Critical Event Expenses

Takeaway tip: Try your best to have the value of your deductible set aside. I know that this is not always possible, but if you are able to, it goes a long way in helping you navigate critical events and illnesses. This week, I wanted to focus on the cost of critical care and whether you will be asked for upfront payment/insurance coverage before the ER or hospital will administer treatment.

Typically, in a true emergency, if you’re rushed to the hospital with your arm cut off, having a heart attack, or something evidently life-threatening, they will sometimes ask the person you’re with for the insurance information, but at that moment they will be most concerned about getting you stabilized and getting you out of danger. If you are at risk of dying, they are going to treat you and worry about the money later.

Sadly, this is not true for everything. It seems to me that most people understand that if they have no insurance, they are going to be asked for payment and that they can refuse to see you if you are sick. However, where I find that people are surprised, is regarding when treatment will and will not happen. This is because there is no hard and fast rule because every facility is different. My experience, (which comes in the form of my client’s experiences) has been that when it comes to elective treatment, you are definitely required to offer some form of payment before they provide treatment.

But what many people do not realize is that some things that you would presume are not elective, but are actually defined as elective, meaning that they can refuse treatment to you if you don’t fork over the money.

An example is cancer treatments. Even with insurance, this is what blows most people wait, even if you have insurance. There are cancer treatment facilities that require you to pay any co-payments, deductibles, and out-of-pocket expenses before they will begin treatment. A lot of people are shocked by this. And I can understand why. They think that they have insurance and the facility will just file the claim and send you a bill for your deductible. No, no, no, no, no. In reality, they actually want that money upfront, and they can refuse treatment if you do not pay them.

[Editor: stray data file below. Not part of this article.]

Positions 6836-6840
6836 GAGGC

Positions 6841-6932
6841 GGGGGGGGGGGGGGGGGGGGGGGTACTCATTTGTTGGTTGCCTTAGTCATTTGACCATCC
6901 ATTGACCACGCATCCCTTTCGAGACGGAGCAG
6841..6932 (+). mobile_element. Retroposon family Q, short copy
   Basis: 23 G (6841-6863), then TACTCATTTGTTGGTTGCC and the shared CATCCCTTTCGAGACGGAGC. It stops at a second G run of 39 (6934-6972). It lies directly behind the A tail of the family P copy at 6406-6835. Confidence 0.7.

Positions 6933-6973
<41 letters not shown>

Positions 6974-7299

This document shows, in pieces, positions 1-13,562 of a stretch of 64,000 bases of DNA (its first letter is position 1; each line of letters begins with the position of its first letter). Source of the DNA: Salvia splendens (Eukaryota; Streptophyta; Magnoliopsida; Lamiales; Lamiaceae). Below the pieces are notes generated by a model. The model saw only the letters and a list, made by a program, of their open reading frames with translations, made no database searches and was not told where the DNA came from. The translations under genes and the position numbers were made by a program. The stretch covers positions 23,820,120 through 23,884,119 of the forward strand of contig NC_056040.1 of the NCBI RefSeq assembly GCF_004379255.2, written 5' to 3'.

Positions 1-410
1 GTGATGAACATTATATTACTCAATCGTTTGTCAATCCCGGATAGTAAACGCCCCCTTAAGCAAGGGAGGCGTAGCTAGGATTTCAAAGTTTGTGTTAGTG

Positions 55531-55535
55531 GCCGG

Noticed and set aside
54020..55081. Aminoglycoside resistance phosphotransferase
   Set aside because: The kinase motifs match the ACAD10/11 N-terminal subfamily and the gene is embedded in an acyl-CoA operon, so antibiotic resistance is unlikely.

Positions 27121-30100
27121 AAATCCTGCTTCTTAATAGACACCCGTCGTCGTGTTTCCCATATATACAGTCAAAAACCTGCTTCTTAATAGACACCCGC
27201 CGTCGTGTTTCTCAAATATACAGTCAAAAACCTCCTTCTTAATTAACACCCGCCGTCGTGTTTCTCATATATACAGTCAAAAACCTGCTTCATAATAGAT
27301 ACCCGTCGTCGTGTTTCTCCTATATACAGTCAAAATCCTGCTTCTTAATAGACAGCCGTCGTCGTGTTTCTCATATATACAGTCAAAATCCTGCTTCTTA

In the above example, it is clear to see that understanding exactly what your deductible and copayments are is important. This way you know what you will be expecting to pay in a critical event, that may even be deemed as an elective.

This is why I strongly encourage all of my clients to have their deductible set aside. I encourage you to have a separate medical fund that you can use for critical events as well as for the routine stuff since it all counts towards your deductible. Some people have a health savings account, but not all plans work with a health savings account, so you could just have personal savings account that you’ve chosen to use only for medical expenses. As your health insurance agent I am expecting that if I’m saving you tons of money on your premium,  you’re going to put some of that aside.

If setting the full deductible amount in savings is impossible for you, there are other things that you can do to assist in planning for critical events and the expenses that may arise. One option is supplemental coverage. Supplemental coverage is basically another policy that will pay out a set amount of money upon diagnosis or critical event. You can see some of my other blogs for more information on that.

In summary, I wanted to be sure to pass this information along – firstly, not all things we would deem critical are seen as electives by the health care system, and so if you have a critical illness, it is important to know your plan and deductible and plan accordingly, either by saving your deductible or having a supplemental coverage plan, or both!

Please feel free to book a consultation with me if you need more information or help with your particular situation.

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